The name 'emu' is not an Aboriginal word. It may have been derived from an Arabic word for large bird and later adopted by early Portuguese explorers and applied to cassowaries in eastern Indonesia. The term was then transferred to the Emu by early European explorers to Australia.
The Emu is Australia's tallest native bird, reaching between 1.6 m and 1.9 m when standing erect. Adult Emus are covered with shaggy grey-brown feathers except for the neck and head, which are largely naked and bluish-black. The wings are greatly reduced, but the legs are long and powerful. Each foot has three forward-facing toes and no hind toe. Most people see Emus along roadsides, near fences or other barriers, giving the impression of close association. However, Emus are not really social, except for young birds, which stay with their father.
The main habitats of the Emu are sclerophyll forest and savanna woodland. These birds are rarely found in rainforest or very arid areas.
The Emu is found only in Australia. It lives throughout most of the continent, ranging from coastal regions to high in the Snowy Mountains. Emus were once found in Tasmania, but were exterminated soon after Europeans arrived. Two dwarf species of emus that lived on Kangaroo Island and King Island also became extinct.
Emus move within their range according to climatic conditions. If sufficient food and water are present, birds will reside in one area. Where these resources are more variable, Emus move as needed to find suitable conditions. They are known to move hundreds of kilometres, sometimes at rates of 15 km to 25 km per day.
Feeding and diet
Emus eat fruits, seeds, growing shoots of plants, insects, other small animals, and animal droppings.
Booming, drumming and grunting. Booming is created in an inflatable neck sac, and can be heard up to 2 km away.
Nesting takes place in winter. The male and female remain together for about five months, which includes courtship, nest building and egg-laying. The nest consists of a platform of grass on the ground, about 10 cm thick and 1 m - 2 m in diameter. The large eggs (130 mm x 90 mm) are laid at intervals of two to four days. These are dark bluish-green when fresh, becoming lighter with exposure to the sun. The shells are thick, with paler green and white layers under the dark outer layer.
The female dominates the male during pair formation but once incubation begins, the male becomes aggressive to other Emus, including his mate. The female wanders away and leaves the male to perform all the incubation. Sometimes she will find another mate and breed again. The male incubates the eggs without drinking, feeding, defecating or leaving the nest. During this time, eggs often roll out of the nest and are pulled back in by the male.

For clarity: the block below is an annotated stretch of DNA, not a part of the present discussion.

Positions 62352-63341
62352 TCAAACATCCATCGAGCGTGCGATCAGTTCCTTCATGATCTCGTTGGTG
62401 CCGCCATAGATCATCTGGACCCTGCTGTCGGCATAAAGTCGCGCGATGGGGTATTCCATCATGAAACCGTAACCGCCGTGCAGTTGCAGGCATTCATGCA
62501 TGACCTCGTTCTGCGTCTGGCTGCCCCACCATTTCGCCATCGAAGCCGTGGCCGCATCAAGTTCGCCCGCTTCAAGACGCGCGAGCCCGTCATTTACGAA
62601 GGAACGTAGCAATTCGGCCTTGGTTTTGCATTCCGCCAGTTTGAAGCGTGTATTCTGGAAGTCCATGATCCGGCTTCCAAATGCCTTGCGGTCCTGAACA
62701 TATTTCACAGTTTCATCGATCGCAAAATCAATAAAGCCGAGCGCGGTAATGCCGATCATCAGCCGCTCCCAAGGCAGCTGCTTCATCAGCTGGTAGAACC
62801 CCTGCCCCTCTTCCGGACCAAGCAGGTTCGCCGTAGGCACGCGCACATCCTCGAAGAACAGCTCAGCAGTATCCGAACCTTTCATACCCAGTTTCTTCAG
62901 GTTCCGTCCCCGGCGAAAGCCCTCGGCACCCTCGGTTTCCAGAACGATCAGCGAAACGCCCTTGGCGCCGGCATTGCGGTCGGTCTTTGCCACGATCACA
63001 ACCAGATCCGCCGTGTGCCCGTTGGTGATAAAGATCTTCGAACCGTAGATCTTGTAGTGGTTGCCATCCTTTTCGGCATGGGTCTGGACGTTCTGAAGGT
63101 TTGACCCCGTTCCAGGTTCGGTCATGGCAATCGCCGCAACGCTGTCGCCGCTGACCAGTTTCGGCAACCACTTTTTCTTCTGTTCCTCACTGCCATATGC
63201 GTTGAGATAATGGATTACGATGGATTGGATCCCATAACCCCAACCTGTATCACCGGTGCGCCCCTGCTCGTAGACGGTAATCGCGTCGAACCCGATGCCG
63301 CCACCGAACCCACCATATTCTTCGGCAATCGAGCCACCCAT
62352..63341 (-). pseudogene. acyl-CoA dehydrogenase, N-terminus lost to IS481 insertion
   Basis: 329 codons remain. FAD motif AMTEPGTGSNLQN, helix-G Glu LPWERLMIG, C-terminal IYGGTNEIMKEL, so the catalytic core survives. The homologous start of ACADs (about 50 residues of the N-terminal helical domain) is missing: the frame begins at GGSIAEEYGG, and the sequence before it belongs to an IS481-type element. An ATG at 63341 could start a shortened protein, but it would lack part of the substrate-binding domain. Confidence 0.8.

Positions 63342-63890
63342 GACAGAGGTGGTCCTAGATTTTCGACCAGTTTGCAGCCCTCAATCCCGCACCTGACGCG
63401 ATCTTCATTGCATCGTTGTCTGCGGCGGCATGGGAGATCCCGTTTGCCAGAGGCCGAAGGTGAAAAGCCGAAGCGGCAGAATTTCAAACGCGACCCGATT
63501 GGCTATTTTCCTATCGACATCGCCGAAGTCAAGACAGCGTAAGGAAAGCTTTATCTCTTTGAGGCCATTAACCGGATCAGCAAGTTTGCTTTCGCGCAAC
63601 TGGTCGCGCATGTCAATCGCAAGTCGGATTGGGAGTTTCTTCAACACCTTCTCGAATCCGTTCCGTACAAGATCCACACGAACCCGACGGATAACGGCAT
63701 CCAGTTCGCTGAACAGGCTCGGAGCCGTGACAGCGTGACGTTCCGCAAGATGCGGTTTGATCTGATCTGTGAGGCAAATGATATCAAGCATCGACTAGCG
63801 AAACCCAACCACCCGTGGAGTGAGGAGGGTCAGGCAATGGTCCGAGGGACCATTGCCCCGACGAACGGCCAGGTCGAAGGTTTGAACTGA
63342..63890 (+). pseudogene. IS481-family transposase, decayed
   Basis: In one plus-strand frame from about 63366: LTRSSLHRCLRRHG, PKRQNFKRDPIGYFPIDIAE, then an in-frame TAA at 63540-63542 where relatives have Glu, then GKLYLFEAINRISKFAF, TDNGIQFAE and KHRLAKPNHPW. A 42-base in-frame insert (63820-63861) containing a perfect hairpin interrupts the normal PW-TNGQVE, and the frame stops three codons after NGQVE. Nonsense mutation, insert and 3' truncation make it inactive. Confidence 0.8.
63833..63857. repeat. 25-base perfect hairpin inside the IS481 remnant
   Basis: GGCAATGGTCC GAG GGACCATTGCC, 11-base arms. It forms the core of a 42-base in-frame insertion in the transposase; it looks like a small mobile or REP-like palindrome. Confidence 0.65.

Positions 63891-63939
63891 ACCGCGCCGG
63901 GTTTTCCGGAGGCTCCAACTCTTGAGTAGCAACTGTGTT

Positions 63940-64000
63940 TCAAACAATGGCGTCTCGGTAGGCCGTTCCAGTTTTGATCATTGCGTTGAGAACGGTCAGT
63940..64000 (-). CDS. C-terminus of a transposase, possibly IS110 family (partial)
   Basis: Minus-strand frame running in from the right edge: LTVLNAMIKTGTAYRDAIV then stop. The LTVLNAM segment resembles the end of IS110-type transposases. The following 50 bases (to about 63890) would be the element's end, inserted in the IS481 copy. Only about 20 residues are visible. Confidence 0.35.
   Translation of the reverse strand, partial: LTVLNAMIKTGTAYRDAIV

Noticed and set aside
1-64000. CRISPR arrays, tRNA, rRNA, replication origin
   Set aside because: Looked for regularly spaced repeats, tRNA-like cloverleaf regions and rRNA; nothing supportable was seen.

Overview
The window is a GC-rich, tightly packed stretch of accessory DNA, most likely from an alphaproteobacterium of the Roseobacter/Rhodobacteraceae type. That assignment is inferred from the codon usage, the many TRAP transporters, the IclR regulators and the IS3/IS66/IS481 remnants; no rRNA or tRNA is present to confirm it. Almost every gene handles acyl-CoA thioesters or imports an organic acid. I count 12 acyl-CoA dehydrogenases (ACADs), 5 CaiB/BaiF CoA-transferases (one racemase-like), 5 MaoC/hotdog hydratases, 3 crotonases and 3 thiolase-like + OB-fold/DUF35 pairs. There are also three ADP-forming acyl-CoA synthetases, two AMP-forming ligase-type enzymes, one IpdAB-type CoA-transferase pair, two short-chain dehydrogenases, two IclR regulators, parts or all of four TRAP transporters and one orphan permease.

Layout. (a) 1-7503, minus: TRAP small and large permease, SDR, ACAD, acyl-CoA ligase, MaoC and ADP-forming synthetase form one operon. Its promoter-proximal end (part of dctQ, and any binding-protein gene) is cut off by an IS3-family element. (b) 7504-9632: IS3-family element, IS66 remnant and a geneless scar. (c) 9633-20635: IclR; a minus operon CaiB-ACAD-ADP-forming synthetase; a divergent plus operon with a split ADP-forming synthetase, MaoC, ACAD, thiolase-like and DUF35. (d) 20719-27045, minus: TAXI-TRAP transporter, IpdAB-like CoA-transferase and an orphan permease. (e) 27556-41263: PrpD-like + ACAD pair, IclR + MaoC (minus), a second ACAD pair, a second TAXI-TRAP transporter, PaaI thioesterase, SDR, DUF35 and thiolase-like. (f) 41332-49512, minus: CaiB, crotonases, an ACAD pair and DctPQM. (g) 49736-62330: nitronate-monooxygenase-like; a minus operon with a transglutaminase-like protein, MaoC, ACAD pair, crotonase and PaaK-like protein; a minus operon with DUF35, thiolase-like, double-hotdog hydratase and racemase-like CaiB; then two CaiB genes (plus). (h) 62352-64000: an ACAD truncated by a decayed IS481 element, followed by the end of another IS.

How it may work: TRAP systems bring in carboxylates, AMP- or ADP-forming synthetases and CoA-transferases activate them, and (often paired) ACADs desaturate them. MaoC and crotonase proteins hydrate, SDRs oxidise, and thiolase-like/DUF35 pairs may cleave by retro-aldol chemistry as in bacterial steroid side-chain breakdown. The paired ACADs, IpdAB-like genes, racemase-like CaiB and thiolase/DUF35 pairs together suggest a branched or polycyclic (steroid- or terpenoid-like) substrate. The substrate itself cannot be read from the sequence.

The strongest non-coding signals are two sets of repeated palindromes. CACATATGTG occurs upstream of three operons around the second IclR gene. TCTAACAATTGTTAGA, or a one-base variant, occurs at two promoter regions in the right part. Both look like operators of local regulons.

Newly hatched chicks are cream-coloured with dark brown stripes. They leave the nest when they are able to feed themselves. Young birds stay close together and remain with the male for four months. They finally leave at about six months. During this period, the stripes fade and the downy plumage is replaced by dull brown feathers. Emus are nearly fully grown at one year, and may breed at 20 months.
Sometimes eggs that have not hatched remain in the nest after the male and young have left and become sun-bleached. Bleaching takes about three months.
- Breeding season: April to June
- Clutch size: 5 to 15
- Incubation: 55 days
- Time in nest: 7 days
The first specimen collected in 1788 by Europeans was from what is now an inner suburb of Sydney: Redfern. Today, Emus are absent from heavily populated regions, especially along the east coast. Despite this loss in some areas, Emu numbers may have increased since European settlement. The provision of water for domestic stock, together with the Emu's ability to reproduce rapidly, has favoured its survival.
Emu farming has been tried for several decades but recently interest has been growing in this industry. A pair of Emus may produce ten eggs a year under good captive conditions, which yield on average 5.5 chicks. At the end of 15 months, these would yield 4 square metres of leather, 150 kg of meat, 5.5 kg of feathers, and 2.7 litres of oil. Eggshells of infertile eggs have been used for carving.
- Marchant, S. and Higgins, P.J. (eds.), 1990. Handbook of Australian, New Zealand and Antarctic Birds. Vol. 1. Part B. Oxford University Press: Melbourne.
- Olsen, P., Crome, F. and Olsen, J. 1993. The Birds of Prey and Ground Birds of Australia. Angus and Robertson, and the National Photographic Index of Australian Wildlife, Sydney.